Microsoft’s Paint 3D shows promise, but it’s more toy than tool

windows insider build 16215 paint 3d lifestyle
Most people think of Windows Paint as the plucky image editor responsible for most stick figures drawn on a PC, or that app you paste your screenshots into. Microsoft would like to make it a lot more than that, and starts by extending its capabilities out into three dimensions. Rather than trying to shoe-horn a Z-axis into the existing paint structure, the company has a new standalone program called Paint 3D. It’s been available from the Windows Store for Insiders for the last few weeks, and it’s a major piece of the Creators Update rollout.

Along with that, Microsoft promises to let you bring those creations into the real world, either using Windows Mixed Reality, or by 3D printing them. We don’t have a HoloLens at the office, but we do have some 3D printers, so we set about assessing these claims the best way we know how — by testing them.

We used to draw

While Paint 3D may have made a turn towards more complex modeling applications, it shares a lot of its UI and menu structure with its older sibling. You have a canvas, at least by default, that acts as a stage for your art, and the tools you would expect from an image editor – pen, eraser, paint bucket, pre-made shapes, and so on. When you select the cone button and draw a triangle, Paint 3D automatically gives it depth, and places it in front of the canvas.

There’s one odd design decision that will stand out, particularly to users already familiar with more advanced 3D modeling systems. In Paint 3D, you only ever edit your project from one direction. By changing to the perspective mode, you can swirl around the object, zoom in and out, and raise or lower the camera level. The moment you click the edit button, however, the perspective will snap back to a front-on view.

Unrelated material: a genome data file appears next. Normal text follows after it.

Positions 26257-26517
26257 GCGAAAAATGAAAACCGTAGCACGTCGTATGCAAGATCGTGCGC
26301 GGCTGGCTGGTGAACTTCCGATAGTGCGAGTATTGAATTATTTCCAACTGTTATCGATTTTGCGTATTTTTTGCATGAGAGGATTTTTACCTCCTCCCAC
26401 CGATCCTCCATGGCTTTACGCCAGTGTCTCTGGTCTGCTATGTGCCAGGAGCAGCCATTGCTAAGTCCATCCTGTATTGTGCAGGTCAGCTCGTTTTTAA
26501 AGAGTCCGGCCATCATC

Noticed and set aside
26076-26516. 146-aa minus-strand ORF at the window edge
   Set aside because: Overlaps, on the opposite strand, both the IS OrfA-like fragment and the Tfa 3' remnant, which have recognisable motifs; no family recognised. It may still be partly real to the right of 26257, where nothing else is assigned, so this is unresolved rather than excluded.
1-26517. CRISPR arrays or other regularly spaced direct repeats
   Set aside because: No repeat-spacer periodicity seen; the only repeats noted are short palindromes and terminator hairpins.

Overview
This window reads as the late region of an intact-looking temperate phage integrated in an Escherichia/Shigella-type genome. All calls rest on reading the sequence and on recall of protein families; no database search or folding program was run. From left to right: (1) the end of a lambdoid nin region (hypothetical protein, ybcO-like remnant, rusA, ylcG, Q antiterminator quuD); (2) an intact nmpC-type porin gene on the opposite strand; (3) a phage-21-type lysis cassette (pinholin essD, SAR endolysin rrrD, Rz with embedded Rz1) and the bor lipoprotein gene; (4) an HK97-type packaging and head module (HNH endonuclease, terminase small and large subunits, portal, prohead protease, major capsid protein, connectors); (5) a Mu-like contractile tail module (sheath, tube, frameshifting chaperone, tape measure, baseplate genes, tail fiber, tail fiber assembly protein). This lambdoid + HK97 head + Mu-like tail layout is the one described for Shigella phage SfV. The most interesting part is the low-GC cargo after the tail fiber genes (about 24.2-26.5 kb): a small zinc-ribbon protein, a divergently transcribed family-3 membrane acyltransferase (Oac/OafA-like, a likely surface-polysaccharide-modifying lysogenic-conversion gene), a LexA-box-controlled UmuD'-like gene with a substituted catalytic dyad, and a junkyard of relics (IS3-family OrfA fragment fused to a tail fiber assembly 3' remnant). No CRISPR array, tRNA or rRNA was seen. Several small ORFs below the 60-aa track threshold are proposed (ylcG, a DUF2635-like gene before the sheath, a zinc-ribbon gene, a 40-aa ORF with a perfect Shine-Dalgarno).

That’s not really an issue for single 3D objects, as you can rotate the object in place to re-shape or paint it. As the object count grows, you’ll find you must pull each object out in front of the rest, do any work on it, and then rotate and slide it back into place. Without a rich set of camera controls, tool changing shortcuts, or many hotkeys to speak of, this process quickly becomes tedious.

Oddly shaped

Perspective is far from the only issue with Paint 3D. In general, the drawing and painting tools are quick to make changes permanent. You can draw custom shapes, but the moment you finish they harden into arbitrarily extruded versions of your carefully placed points. With no way of welding multiple objects together, the workflow becomes a tedious loop of exporting and re-saving files. It goes something like this.